“We learn of the gender disparity from our real-world experience,” Briar Pacey, the producer and co-founder of Women’s Work in New Zealand, tells me. “I was never shooting the massive campaigns with women photographers. It was always men. It’s important to draw attention when you see that bias play out in real-time in your industry.” Women’s Work, a collective of women and non-binary photographers, is doing just that through an advertising campaign running on billboards across Wellington and Auckland. 

Created in collaboration with Ogilvy NZ and the outdoor ad brand Lumo, the campaign features photographs by members of Women’s Work, overlaid with text about the gender disparity across the ad industry. Kristal Knight, the executive creative director at Ogilvy NZ, shares these numbers: while women influence more than 85% of consumer goods purchases, the percentage of ad images shot by women sits at less than 20%. 

(Another figure, this time from Jill Greenberg, who founded the Alreadymade platform for women photographers in 2018, puts that number at less than 10%, based on research of advertising agency output.)

“We can see on the rosters of agents around the world that there are fewer women represented than men, and we know that this translates into fewer commissions and fewer large-scale campaigns that are being shot by women,” Victoria Baldwin, the founder of Women’s Work, tells us. The collective regularly shares resources for women and non-binary photography professionals, including organizations working to foster equality and bridge those gaps. 

The current campaign coincides with Women’s Work’s fourth annual exhibition in Auckland, titled
The Shape of Things. “We have a number of avenues for people to engage with the work though live shoots, an assistant workshop, and artist talks,” Baldwin shares. “For the first time this year, we have also included works of emerging photographers shown on beautiful screens provided by Sony.” The show will be on view until March 12th. 

In recent years, sexism in advertising has come under closer scrutiny: in the UK, for example, ads that perpetuate gender stereotypes were banned in 2019. That same year, one billboard ad for an air conditioning company, which featured the line “your wife is hot!” drew criticism for that reason.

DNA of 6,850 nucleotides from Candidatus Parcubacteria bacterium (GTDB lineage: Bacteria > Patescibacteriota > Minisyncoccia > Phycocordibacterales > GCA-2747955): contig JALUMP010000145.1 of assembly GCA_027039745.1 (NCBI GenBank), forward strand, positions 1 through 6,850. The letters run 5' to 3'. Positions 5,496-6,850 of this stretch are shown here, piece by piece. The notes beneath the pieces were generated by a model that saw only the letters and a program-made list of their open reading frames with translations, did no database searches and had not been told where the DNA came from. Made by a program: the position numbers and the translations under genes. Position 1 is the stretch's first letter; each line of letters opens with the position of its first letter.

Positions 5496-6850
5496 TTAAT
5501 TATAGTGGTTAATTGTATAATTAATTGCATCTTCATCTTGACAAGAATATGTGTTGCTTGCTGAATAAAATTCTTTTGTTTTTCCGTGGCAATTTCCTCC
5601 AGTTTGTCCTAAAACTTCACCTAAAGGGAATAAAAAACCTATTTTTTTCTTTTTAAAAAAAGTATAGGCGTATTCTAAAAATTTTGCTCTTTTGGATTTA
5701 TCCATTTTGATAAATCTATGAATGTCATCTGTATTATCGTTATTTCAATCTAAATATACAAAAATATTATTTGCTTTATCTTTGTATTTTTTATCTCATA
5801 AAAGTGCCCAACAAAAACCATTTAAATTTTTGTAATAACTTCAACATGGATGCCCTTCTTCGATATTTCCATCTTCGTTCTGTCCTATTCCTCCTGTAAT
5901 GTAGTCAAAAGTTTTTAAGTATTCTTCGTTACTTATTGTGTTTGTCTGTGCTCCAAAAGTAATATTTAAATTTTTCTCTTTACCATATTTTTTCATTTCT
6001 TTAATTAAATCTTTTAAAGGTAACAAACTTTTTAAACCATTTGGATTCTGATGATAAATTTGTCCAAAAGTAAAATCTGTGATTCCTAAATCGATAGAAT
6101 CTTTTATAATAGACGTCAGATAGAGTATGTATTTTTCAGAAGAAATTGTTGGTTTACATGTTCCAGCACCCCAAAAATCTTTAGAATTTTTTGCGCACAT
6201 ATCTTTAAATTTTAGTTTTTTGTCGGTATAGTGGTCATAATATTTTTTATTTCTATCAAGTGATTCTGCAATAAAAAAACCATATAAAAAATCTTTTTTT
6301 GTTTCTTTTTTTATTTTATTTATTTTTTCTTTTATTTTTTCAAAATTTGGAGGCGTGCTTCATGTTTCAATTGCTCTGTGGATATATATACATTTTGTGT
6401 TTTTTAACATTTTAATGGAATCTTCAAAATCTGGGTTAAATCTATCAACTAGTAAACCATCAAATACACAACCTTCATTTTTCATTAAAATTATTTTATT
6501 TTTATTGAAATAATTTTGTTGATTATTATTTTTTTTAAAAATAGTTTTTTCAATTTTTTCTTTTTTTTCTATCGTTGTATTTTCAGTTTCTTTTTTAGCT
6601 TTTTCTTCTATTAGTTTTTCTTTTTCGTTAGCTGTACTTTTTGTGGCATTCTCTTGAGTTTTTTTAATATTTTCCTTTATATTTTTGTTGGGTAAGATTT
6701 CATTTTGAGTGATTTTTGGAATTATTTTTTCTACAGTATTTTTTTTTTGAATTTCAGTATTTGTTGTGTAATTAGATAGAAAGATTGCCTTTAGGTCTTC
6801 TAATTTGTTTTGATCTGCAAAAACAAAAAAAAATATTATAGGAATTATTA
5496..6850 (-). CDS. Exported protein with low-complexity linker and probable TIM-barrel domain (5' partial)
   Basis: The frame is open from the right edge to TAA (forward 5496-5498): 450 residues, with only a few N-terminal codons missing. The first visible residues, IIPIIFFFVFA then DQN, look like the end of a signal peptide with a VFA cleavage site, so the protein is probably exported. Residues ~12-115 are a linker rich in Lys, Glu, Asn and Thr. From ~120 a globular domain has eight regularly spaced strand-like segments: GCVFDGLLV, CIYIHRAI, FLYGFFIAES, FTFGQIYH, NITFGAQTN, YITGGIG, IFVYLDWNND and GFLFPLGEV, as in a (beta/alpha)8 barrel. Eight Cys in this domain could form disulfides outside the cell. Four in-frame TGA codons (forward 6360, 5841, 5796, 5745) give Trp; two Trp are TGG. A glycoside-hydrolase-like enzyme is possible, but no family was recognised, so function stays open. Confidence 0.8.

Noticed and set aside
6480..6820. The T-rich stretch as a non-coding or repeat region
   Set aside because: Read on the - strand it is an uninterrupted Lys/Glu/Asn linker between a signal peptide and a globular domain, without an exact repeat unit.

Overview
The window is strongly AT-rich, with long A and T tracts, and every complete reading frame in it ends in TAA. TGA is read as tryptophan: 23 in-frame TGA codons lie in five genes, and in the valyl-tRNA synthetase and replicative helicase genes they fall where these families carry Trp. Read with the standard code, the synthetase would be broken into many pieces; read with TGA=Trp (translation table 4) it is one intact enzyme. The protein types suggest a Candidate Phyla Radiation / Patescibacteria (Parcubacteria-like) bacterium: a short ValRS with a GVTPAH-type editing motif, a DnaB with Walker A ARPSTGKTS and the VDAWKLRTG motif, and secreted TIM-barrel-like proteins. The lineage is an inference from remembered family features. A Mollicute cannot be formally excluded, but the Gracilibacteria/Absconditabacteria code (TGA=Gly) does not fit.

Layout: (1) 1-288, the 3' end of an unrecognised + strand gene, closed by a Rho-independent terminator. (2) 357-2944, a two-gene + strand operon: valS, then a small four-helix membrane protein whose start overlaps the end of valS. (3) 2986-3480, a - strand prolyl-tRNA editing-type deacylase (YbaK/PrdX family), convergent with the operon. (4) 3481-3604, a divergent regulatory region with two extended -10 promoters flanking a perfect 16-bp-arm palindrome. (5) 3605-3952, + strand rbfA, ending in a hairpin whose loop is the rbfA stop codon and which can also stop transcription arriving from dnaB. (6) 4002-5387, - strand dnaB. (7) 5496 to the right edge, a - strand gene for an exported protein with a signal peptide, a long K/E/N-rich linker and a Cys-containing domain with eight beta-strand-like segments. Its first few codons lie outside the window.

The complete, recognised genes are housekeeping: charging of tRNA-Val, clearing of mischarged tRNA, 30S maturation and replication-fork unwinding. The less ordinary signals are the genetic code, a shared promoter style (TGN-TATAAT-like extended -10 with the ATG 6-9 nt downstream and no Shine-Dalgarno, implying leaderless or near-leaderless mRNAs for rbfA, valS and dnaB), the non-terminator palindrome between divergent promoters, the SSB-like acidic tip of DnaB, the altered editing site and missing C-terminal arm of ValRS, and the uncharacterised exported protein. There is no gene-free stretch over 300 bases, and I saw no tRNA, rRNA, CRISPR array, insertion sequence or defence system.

In many ways, the choice of location for the outdoor ad campaign feels deliberate and meaningful. The fact that these new images—all made by Women’s Work members—have taken over the traditionally male-dominated space of commercial billboards gives the campaign another layer of significance. Women in advertising photography should have a role in every stage of the creative process, from the mood board to the finished product. 

“We each hold a little bit of power in our hands, whether you’re a suit, a creative, or a producer,” Baldwin explains. “The people we choose to work on projects can have huge effects on the outcomes. We are all learning the nuance of our bias and trying to assess our thought processes to see how we can wield that tiny bit of power for a more inclusive and authentic storytelling process. 

“We love to see agencies including women in every pitch; simply by doing this, they have the opportunity to engage in the process and learn that little bit more. The next step, of course, is seeking out female and non-binary talent and hiring them.”

You can learn more about Women’s Work and the work they’re doing for women in advertising photography by
visiting their website


Ogilvy NZ

CEO: Kelly-Ann Maxwell

Managing Partner: Megan Clark Cook

Executive Creative Director: Kristal Knight

Senior Art Director: Glenn Chapman

Senior Art Director: Diana Winter

Resource Manager: Ellie Walker-Huizing

Studio: Ian Wood 

Women’s Work

Founder/Producer: Briar Pacey

Founder/Photographer ‘Car ads’: Victoria Baldwin

Photographer ‘Fashion’: Mara Sommer

Photographer ‘Activewear’: Michelle Hyslop

Photographer ‘Women in sport (beam)’: Sacha Stejko

Photographer ‘Women in sport (rock climber) / ‘Holidays’: Virginia Woolf


Chief Marketing Officer: Hamish Smith

GM – Programmatic: Jack Plowright

Further reading on women in advertising photography and beyond:

A Stunning Exhibition of Powerful Photos of Women

Exploring Black Masculinity Through the Lens of Black Women and Non-Binary Artists

40 Subversive Female Photographers Who Capture Women in a New Way